International expertise and visiting scholars
3 June 2019
NICM continues to welcome and support visiting international scholars to participate in collaborative projects focused on complementary and integrative medicines. In 2019, NICM has welcomed to date academics from China, United States and Iran.
- Professor Tariq, a NICM Adjunct Professor received training in pharmacology from All India Institute of Medical Sciences, New Delhi, he served as a member of the Faculty of Medicine at Aligarh Muslim University Aligarh India and later as Professor of Pharmacology at King Saud University Riyadh Saudi Arabia. In addition to his active involvement in undergraduate and postgraduate teaching program, Professor Tariq participated in numerous research projects to study safety, efficacy and quality control of herbal drugs used in Indian and Arabic Traditional Medicine. He also undertook numerous research projects pertaining to pharmacokinetics, drug interaction and bioavailability of drugs. Professor Tariq has published more than 300 research papers, has served on review panels and also the editorial board of several medical journals. His research interests include herbal pharmacology, diabetes, neuropharmacology, drug safety, quality control, bioavailability and targeted drug delivery. Professor Tariq will be involved in a range of research activities within NICM including pharmacological and clinical studies of Bush Medicine, Ayurvedic and Arabic Medicine.
- Associate Professors Wenzhen Yu and Yanfang Zheng join NICM as visiting scholars from Fujian University of Chinese Medicine. They are supported by both their home institutions and provincial government, and the Dr Gary Lam Visiting Fellowship. Associate Professor Yu research interests include Chinese Medicine, pharmacology and diabetes and she has received support from the Natural Science Foundation of China and Fujian Provincial Science and Technology Foundation. Associate Professor Yanfang (Jenny) Zheng research interests include the mechanism of Chinese medicine’s prevention and treatment effects on diabetic encephalopathy based on the microbiota-gut-brain axis. Her research has also been supported by Natural Science Foundation of China and Fujian Provincial Science and Technology Foundation. During their stay they will be working principally in the NICM laboratories, and are contributing to research within NICM’s Healthy Hearts and Healthy Minds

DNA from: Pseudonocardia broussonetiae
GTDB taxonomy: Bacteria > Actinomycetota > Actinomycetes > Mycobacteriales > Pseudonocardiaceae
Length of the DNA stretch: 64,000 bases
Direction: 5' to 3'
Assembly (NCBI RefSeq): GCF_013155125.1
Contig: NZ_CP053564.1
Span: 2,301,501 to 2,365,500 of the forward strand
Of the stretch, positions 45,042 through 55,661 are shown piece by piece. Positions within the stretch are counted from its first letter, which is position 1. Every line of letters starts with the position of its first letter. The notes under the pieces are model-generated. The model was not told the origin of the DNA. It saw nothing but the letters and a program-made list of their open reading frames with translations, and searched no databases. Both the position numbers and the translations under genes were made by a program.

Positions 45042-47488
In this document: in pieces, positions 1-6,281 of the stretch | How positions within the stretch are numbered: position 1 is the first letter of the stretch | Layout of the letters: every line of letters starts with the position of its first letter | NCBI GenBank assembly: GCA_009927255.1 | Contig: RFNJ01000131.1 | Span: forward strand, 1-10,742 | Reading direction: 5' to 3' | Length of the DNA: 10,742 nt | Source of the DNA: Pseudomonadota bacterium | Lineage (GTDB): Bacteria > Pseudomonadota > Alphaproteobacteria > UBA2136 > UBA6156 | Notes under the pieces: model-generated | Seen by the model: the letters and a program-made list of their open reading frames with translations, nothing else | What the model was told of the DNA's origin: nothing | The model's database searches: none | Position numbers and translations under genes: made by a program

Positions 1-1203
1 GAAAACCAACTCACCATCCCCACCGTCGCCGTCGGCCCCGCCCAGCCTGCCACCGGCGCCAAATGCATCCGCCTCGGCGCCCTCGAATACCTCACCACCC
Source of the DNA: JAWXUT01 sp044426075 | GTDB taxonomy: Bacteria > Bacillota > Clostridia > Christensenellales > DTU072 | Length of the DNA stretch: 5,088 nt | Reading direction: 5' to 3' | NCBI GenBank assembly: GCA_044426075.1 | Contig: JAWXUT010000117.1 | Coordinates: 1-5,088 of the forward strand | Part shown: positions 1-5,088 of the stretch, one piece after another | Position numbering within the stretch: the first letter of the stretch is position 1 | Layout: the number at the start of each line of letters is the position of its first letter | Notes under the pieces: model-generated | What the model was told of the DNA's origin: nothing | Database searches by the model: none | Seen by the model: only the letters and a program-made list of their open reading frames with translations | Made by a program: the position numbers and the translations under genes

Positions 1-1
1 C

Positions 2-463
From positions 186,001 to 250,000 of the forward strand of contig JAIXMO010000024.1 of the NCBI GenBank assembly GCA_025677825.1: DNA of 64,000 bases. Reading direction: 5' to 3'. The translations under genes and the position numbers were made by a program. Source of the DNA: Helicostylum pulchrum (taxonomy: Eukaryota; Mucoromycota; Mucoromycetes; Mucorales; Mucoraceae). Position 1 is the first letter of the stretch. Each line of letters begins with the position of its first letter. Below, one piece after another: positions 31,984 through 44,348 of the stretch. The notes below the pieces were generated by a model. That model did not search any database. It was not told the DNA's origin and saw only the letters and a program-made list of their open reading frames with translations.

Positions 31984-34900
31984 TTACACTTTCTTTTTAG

- Dr Zahra Ayati is a visiting scholar from Mashhad University of Medical Sciences, in Iran. She is finalising her PhD studies and has a research interests in Persian Traditional Medicine, pharmacognosy, phytotherapy, herbal cosmetic formulation and tablet formulation which has been resulted in six papers published in the relevant journals. Dr Ayati is also working towards bringing ancient Traditional Persian Medicine literature into today’s scientific audience and is translating ancient Arabic and Persian manuscripts into English. She is a visiting scholar within NICM’s Healthy Hearts and Healthy Minds program and has been participating in various in research activities.
- Nikita Roy joins NICM and THRI as a graduate Fulbright Scholar from the University of Connecticut undertaking a Master of Public Health. She will be working closely with Dr Gen Steiner on our mild cognitive impairment studies and also running her own project exploring the neuroplastic mechanisms of Brain Derived Neurotrophic Factor (BDNF) in cognitive decline and Alzheimer’s disease. Nikita will use her Fulbright Scholarship to study the association between a genetic polymorphism and cognitive function in humans. This work explores the role of neuroplasticity in dementia and other forms of cognitive decline. Her hope is that this work will advance clinical research surrounding early detection and prevention of neurodegenerative disease. Nikita also looks forward to gaining insight on the Australian healthcare system and practices, and to bringing what she has learned back to the United States to aid in her future practice of medicine. She believes that a brighter future for American healthcare can be shaped by cross-cultural collaboration with other developed nations.